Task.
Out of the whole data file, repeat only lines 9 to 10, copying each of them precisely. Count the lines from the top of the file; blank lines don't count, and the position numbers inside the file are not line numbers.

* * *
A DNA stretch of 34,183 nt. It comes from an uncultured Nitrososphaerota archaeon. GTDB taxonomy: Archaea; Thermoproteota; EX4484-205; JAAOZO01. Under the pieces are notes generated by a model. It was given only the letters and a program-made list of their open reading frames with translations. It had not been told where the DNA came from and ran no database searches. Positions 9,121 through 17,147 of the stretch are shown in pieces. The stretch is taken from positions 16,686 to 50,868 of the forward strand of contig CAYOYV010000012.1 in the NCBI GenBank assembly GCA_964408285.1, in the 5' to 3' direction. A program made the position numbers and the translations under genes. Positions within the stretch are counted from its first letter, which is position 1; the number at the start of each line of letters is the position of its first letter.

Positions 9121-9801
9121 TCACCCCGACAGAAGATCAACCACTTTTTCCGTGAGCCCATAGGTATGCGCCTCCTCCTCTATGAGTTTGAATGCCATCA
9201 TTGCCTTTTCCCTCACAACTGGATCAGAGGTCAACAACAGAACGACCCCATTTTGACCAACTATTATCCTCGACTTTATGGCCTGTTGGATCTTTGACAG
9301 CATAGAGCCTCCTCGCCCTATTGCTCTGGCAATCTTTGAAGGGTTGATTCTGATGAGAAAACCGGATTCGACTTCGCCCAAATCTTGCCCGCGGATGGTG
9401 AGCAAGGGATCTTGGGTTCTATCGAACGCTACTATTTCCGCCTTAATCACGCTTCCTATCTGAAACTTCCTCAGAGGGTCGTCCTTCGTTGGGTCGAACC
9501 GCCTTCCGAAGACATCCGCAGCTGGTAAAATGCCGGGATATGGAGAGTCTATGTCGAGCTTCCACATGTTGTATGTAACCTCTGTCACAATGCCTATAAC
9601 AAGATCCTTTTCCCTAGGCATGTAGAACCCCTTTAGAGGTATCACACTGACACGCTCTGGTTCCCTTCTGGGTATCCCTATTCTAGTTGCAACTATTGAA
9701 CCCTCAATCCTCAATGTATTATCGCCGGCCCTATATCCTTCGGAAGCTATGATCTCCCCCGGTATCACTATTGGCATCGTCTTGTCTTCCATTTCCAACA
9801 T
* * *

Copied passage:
9701 CCCTCAATCCTCAATGTATTATCGCCGGCCCTATATCCTTCGGAAGCTATGATCTCCCCCGGTATCACTATTGGCATCGTCTTGTCTTCCATTTCCAACA
9801 T